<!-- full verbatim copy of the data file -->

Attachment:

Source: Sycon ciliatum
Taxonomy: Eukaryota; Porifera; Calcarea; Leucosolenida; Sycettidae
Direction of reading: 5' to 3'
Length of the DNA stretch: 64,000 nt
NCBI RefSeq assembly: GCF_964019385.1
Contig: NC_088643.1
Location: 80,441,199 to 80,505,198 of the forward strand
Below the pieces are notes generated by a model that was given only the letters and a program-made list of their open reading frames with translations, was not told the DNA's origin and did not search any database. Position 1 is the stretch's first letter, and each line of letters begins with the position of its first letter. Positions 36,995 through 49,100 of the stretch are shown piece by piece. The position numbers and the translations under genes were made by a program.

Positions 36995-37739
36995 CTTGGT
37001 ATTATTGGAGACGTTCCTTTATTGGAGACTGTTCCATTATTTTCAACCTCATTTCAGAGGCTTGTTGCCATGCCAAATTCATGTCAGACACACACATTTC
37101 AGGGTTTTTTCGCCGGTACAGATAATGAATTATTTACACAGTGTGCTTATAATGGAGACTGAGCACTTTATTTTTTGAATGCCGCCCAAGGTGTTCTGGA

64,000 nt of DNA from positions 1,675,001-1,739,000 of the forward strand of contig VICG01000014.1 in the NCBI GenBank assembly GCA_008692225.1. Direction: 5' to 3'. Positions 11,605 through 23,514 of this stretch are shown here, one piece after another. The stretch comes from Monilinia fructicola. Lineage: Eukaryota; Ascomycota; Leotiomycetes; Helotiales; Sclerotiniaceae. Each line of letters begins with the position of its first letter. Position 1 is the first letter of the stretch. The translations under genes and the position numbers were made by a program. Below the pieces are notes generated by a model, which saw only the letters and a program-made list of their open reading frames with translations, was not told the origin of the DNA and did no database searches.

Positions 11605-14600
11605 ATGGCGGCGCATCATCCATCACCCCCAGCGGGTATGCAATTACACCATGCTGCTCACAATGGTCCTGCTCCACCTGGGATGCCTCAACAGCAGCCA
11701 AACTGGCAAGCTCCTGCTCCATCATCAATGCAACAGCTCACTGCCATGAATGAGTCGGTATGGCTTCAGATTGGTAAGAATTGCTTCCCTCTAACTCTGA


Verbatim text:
Source: Sycon ciliatum
Taxonomy: Eukaryota; Porifera; Calcarea; Leucosolenida; Sycettidae
Direction of reading: 5' to 3'
Length of the DNA stretch: 64,000 nt
NCBI RefSeq assembly: GCF_964019385.1
Contig: NC_088643.1
Location: 80,441,199 to 80,505,198 of the forward strand
Below the pieces are notes generated by a model that was given only the letters and a program-made list of their open reading frames with translations, was not told the DNA's origin and did not search any database. Position 1 is the stretch's first letter, and each line of letters begins with the position of its first letter. Positions 36,995 through 49,100 of the stretch are shown piece by piece. The position numbers and the translations under genes were made by a program.

Positions 36995-37739
36995 CTTGGT
37001 ATTATTGGAGACGTTCCTTTATTGGAGACTGTTCCATTATTTTCAACCTCATTTCAGAGGCTTGTTGCCATGCCAAATTCATGTCAGACACACACATTTC
37101 AGGGTTTTTTCGCCGGTACAGATAATGAATTATTTACACAGTGTGCTTATAATGGAGACTGAGCACTTTATTTTTTGAATGCCGCCCAAGGTGTTCTGGA

64,000 nt of DNA from positions 1,675,001-1,739,000 of the forward strand of contig VICG01000014.1 in the NCBI GenBank assembly GCA_008692225.1. Direction: 5' to 3'. Positions 11,605 through 23,514 of this stretch are shown here, one piece after another. The stretch comes from Monilinia fructicola. Lineage: Eukaryota; Ascomycota; Leotiomycetes; Helotiales; Sclerotiniaceae. Each line of letters begins with the position of its first letter. Position 1 is the first letter of the stretch. The translations under genes and the position numbers were made by a program. Below the pieces are notes generated by a model, which saw only the letters and a program-made list of their open reading frames with translations, was not told the origin of the DNA and did no database searches.

Positions 11605-14600
11605 ATGGCGGCGCATCATCCATCACCCCCAGCGGGTATGCAATTACACCATGCTGCTCACAATGGTCCTGCTCCACCTGGGATGCCTCAACAGCAGCCA
11701 AACTGGCAAGCTCCTGCTCCATCATCAATGCAACAGCTCACTGCCATGAATGAGTCGGTATGGCTTCAGATTGGTAAGAATTGCTTCCCTCTAACTCTGA